An October 7,2015, EfficientGov article highlighted the recent findings of a Pew Research Center survey on the expectations citizens have of their public libraries in the Internet age. The article noted that citizens view libraries as positive impacts on their communities and that they should support local schools and provide meeting space for the public and job training skills for businesses. From the article:
A recent survey from Pew Research Center revealed 65 percent of residents over the age of 16 felt closing their local public library would have a major impact on their community. Therefore, it is in the best interest of municipalities to modernize libraries to ensure they offer a sustainable benefit to the community. The results showed what Americans want out of their public libraries including:
- Support for local education
- Services for special constituents such as veterans, active duty military personnel and immigrants
- Assistance for local businesses, job seekers and those looking to upgrade their work skills
- Adoption of new technologies such as 3-D printers and services to help patrons learn about high-tech gadgetry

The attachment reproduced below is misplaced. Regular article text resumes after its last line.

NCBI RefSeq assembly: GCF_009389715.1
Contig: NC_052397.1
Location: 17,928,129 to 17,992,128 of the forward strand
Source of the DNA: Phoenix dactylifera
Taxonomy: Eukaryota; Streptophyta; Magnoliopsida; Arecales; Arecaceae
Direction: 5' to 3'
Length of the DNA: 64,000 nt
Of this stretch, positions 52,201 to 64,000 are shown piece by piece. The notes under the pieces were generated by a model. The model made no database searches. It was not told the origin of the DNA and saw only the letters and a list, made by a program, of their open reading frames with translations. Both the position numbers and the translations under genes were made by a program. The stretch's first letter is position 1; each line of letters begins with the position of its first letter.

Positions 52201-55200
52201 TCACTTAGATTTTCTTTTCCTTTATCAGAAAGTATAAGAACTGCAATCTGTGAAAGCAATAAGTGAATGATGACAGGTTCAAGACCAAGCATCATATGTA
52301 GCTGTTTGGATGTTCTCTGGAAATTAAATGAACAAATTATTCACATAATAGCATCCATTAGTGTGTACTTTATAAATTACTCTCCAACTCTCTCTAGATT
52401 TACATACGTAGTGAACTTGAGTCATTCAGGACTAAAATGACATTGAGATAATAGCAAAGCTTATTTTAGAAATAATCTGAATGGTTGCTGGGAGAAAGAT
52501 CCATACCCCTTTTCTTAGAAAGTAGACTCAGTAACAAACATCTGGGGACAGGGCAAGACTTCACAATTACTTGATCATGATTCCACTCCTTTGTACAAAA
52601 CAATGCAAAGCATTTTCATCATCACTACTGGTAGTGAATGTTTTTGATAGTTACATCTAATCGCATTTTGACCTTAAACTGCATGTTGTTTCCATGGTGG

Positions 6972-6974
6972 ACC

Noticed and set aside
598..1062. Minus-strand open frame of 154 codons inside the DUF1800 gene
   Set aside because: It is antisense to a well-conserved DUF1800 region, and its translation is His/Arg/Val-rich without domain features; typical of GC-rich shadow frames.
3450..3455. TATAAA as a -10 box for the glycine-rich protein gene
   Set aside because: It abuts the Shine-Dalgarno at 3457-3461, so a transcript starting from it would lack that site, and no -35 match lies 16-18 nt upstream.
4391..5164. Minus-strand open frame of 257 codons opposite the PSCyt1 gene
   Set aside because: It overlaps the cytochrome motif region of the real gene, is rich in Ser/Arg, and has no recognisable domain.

Despite Americans wanting to preserve their public libraries, attendance nationwide in the institutions has declined as of late.
The article also noted a large majority of the public supported digitizing at least some of a library’s physical book collection to free up space for other purposes:
The push for digital capabilities underscores one major problem for public libraries: what to do with their vast collections of print books and materials. Around 70 percent of Americans over the age of 16 think libraries should definitely or maybe move some print books and stacks out of the buildings to free up public space for tech centers, reading rooms, meeting rooms and cultural events. Only 25 percent are completely opposed to moving some books out of library space, Pew Research Center reported.
The article also provided further detail on job training, public health education, and school assistance expectations.